Scotland has 790 magical Islands off it’s mainland. It is well worth choosing a few to explore. The bigger islands are accessible by ferry or airplane. Depending on how long you have, there are different options and routes you can take. Over three days we did the following:
We set off bright and early from Poolewe through the dramatic mountains to Ullapool. The drive took around an hour and 15 minutes. Ullapool is a cute village on the harbor. It is worth getting there before your ferry to have a mooch around (you need to be there at least an hour before departure if driving).
Check out The Candle Shop in Ullapool. It smells delightful. The shop is a social enterprise project supporting vulnerable people in the local village. I met the young girl with learning difficulties who made the candle I bought. She was ever so lovely. And her candles unique and skillfully hand crafted.
From Ullapool we took the ferry to Stornoway Lewis. The two and a half hour ferry trip was stunning. As we left the port I stood on the deck watching the mountain’s outline fade into the backdrop. The blue sea remained calm as the boat cut through the waters.
On arriving at Lewis we drove to the Butt of Lewis. This point is the furthest north you can go in the western isles. As I munched on my pack lunch I looked across the ocean. I was sat on a steep cliff edge which jutted out into the sea. The rock had been weathered leaving it jagged at the top.
This Island is split into two parts the North named Lewis and the South named Harris. We played a game in the car called creepy Lewis pointing out odd spooky, man-made features. For example, there were old telephone boxes which hadn’t been used in decades, bus stops that had seen better days and creepy garden ornaments staring at us. The houses in Lewis were all rather grey, plain and looked somewhat depressing. The landscape was vast, barren and undulating. I wondered what the residents spent their time doing. Apparently, praying is a big pass time.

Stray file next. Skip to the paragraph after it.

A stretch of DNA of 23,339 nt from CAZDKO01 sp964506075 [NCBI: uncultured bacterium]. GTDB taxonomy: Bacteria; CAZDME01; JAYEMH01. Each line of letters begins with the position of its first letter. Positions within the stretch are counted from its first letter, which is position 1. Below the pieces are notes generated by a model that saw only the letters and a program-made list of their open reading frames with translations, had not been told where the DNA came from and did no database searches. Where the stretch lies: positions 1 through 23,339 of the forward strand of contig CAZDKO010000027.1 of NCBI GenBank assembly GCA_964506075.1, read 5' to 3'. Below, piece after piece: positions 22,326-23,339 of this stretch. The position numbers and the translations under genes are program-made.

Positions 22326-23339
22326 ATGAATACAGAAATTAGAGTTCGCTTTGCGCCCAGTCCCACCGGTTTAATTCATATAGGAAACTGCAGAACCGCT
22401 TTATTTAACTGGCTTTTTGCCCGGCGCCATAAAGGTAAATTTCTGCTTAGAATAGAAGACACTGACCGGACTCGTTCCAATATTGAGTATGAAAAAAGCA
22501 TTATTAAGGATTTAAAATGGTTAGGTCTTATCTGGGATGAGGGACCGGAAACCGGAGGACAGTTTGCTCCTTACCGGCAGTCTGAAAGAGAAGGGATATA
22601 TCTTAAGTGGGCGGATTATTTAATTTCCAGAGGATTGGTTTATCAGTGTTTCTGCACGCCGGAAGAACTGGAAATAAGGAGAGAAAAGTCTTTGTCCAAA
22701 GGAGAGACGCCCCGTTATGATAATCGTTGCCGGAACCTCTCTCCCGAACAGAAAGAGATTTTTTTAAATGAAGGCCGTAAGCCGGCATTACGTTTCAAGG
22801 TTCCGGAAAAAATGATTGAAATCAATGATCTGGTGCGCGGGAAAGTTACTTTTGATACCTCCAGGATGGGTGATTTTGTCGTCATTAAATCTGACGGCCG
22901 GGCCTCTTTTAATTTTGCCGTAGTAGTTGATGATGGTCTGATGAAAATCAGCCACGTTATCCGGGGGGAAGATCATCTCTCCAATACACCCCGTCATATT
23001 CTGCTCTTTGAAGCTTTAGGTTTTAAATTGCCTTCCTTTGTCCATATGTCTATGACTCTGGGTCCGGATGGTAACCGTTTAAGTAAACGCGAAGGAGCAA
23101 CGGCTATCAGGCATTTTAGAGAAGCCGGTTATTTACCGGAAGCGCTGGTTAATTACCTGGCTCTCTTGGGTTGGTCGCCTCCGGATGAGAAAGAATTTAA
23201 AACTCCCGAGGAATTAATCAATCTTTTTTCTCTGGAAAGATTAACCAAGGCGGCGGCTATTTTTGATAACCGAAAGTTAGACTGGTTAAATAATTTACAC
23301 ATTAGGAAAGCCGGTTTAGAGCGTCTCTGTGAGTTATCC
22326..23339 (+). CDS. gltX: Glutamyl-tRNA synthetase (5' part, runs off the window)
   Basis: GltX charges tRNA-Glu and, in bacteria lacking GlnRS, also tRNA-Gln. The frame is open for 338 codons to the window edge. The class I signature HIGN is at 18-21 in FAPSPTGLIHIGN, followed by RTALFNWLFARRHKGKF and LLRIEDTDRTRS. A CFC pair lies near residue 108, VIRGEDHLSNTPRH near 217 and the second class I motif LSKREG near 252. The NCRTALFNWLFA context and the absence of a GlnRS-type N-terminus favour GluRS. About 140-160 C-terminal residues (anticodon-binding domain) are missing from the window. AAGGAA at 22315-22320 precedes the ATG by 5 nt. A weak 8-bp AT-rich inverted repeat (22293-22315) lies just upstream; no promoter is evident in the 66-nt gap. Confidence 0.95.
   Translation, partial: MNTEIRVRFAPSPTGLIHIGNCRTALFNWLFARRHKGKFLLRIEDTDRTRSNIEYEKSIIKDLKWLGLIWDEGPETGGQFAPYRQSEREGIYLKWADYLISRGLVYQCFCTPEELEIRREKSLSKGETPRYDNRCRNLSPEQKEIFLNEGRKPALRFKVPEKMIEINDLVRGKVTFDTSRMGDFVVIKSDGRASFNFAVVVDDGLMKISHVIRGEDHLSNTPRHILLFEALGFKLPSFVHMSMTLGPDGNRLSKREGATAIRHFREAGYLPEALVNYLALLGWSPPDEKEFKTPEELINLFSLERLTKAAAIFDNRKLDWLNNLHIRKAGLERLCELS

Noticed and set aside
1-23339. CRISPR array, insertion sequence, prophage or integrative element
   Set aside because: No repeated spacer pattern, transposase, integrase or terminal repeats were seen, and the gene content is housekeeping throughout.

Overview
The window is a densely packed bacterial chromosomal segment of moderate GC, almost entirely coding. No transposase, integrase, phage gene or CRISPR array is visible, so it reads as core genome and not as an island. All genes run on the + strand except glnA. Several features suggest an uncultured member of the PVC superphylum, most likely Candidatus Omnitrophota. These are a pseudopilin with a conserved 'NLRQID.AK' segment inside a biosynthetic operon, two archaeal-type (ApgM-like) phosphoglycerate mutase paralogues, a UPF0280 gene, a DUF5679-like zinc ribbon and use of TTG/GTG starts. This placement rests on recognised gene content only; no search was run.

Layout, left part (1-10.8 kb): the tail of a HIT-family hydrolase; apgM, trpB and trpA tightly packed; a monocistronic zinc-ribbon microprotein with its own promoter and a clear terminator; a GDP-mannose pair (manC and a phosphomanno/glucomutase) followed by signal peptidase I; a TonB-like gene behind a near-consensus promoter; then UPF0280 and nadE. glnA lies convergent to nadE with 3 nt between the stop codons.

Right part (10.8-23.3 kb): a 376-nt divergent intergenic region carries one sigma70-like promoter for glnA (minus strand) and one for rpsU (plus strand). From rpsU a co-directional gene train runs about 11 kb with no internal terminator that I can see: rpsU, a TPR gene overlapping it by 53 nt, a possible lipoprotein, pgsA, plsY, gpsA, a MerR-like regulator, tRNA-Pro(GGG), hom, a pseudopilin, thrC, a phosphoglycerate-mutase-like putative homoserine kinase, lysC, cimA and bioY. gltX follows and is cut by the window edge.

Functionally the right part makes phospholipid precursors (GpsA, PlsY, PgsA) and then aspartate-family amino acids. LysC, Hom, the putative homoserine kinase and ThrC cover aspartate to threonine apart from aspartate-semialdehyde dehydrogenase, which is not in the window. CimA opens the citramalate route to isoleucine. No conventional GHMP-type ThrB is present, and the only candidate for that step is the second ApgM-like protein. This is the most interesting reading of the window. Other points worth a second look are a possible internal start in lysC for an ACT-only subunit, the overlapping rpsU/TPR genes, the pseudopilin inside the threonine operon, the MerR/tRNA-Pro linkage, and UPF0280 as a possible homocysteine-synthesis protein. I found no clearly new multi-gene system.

Next on the road trip agenda was visiting the standing stones. These were named Callanish.
‘Come on,’ I sung dancing around the mysterious man-made circular formation of stones. After reading the novel Outlander where a young millennial woman runs around Scottish prehistoric stones and is transported back in time; I was keen to have a similar experience.
However, my friends didn’t need to call a search party as I remained in the present day. Instead, we looked at the stones and began to see facial features on them.
Legend has it that witches used to congregate around the stones. Other stories say that during a famine a mythical cow emerged from the sea and waited by the stones providing milk for many.
Alternately, the stones may have been used to tell the time, read the stars or study lunar activity.
We hopped back in the car and continued our scenic ride south towards Harris. Our next sight-seeing stop was Carloway Brook. An Irone Age structure over 2000 years old. It was an impressive defense building home to tribal leaders. It was in well- kept condition.
As the day came closer to its end we went on a quest to find somewhere to pitch our tents. We found an amazing campsite on the beach named Hogabost.
We put up our tents overlooking the crystal clear sea and walked onto the beach. I had a sudden urge to run into the sea. So I quickly chucked on my costume and ran in. The freezing cold water caused me to gasp. My whole body felt refreshed. I ran along the soft white sand in order to warm up before layering up and crawling into my sleeping bag.